PROVIDENCE -- A judge has set an October trial date for the remaining civil rights claims filed by the mother of a Providence police officer who was killed outside a restaurant while off-duty.
Sergeant Cornel Young Jr. was in plain clothes and off duty when he tried to help fellow officers with a disturbance outside a diner on Jan. 28, 2000. Two police officers, mistaking Young for a suspect, shot him fatally after he failed to drop his weapon.
His mother, Leisa Young, sued the city for $20 million in damages.
In November 2003, US District Judge Mary Lisi threw out the civil-rights and wrongful-death lawsuit. She rejected the claim that the Police Department's deficient hiring and training contributed to Young's death.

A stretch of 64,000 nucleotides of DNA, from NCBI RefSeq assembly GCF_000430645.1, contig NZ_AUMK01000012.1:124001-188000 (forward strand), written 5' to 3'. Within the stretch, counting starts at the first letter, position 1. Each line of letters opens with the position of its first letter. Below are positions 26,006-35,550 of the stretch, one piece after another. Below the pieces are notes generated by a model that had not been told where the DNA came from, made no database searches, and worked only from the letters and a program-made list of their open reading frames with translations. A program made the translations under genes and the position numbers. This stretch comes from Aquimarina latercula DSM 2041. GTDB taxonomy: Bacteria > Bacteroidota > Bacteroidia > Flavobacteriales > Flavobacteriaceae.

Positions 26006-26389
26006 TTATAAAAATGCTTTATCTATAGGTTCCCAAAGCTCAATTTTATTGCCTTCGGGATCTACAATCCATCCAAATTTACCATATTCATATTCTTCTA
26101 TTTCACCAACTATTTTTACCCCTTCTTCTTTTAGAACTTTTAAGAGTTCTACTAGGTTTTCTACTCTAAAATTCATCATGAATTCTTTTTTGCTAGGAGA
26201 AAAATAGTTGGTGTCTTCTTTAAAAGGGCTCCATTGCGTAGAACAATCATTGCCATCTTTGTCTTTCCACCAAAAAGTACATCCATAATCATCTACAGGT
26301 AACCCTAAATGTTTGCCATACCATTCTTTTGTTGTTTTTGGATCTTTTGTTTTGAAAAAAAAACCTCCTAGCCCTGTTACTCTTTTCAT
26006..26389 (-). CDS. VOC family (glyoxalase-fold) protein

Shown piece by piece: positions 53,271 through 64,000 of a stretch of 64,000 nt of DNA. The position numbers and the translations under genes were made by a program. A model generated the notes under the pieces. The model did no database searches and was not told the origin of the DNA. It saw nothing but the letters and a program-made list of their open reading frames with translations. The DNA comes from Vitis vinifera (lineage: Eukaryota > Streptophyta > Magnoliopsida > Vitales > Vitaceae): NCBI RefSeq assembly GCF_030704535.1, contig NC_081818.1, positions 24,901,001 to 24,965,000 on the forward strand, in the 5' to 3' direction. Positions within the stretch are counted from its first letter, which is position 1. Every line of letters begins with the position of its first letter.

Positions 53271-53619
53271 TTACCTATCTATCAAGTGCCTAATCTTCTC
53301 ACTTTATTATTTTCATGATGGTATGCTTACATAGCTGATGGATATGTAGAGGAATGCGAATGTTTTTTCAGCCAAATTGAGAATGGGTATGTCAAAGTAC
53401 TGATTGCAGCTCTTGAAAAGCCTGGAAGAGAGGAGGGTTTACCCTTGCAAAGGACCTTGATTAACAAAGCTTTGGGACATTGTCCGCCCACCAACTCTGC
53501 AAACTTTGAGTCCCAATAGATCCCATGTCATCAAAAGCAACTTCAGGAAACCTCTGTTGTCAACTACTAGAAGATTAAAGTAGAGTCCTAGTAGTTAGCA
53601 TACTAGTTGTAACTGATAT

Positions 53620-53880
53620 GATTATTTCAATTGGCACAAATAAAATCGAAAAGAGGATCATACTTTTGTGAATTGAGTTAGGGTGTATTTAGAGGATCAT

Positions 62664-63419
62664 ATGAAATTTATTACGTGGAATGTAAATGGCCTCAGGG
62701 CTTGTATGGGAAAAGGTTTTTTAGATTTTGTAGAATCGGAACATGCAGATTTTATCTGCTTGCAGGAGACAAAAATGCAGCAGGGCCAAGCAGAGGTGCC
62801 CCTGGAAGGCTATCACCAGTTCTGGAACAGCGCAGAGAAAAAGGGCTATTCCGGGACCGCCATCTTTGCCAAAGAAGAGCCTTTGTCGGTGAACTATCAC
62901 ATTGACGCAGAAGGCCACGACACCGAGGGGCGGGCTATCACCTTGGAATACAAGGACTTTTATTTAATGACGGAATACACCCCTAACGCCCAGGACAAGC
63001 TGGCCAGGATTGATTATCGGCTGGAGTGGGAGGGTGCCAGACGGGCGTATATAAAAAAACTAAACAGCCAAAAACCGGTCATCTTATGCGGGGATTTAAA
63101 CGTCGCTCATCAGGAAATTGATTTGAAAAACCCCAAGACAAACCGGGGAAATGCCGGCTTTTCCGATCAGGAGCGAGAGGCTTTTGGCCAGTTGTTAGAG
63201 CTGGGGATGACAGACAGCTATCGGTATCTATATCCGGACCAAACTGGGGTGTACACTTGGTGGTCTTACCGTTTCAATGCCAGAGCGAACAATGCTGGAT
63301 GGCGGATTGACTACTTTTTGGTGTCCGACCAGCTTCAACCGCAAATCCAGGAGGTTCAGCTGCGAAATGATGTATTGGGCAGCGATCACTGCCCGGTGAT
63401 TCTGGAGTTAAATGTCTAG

But the US Court of Appeals for the First Circuit restored portions of the suit in April, ruling that Lisi erred in not letting a jury decide if the city was responsible for failing to properly train an officer.
US District Judge William Smith, who has been assigned the second trial, set an Oct. 31 trial date.
The new trial will center on the argument that the city failed to properly train rookie officer Michael Solitro and therefore violated Young's constitutional rights.
Solitro and supervisor Carlos Saraiva, both white, were cleared by a state grand jury of any criminal wrongdoing.
They were also cleared of federal civil-rights violations by the US attorney's office.
Young was the son of the highest-ranking black police officer in Providence at the time.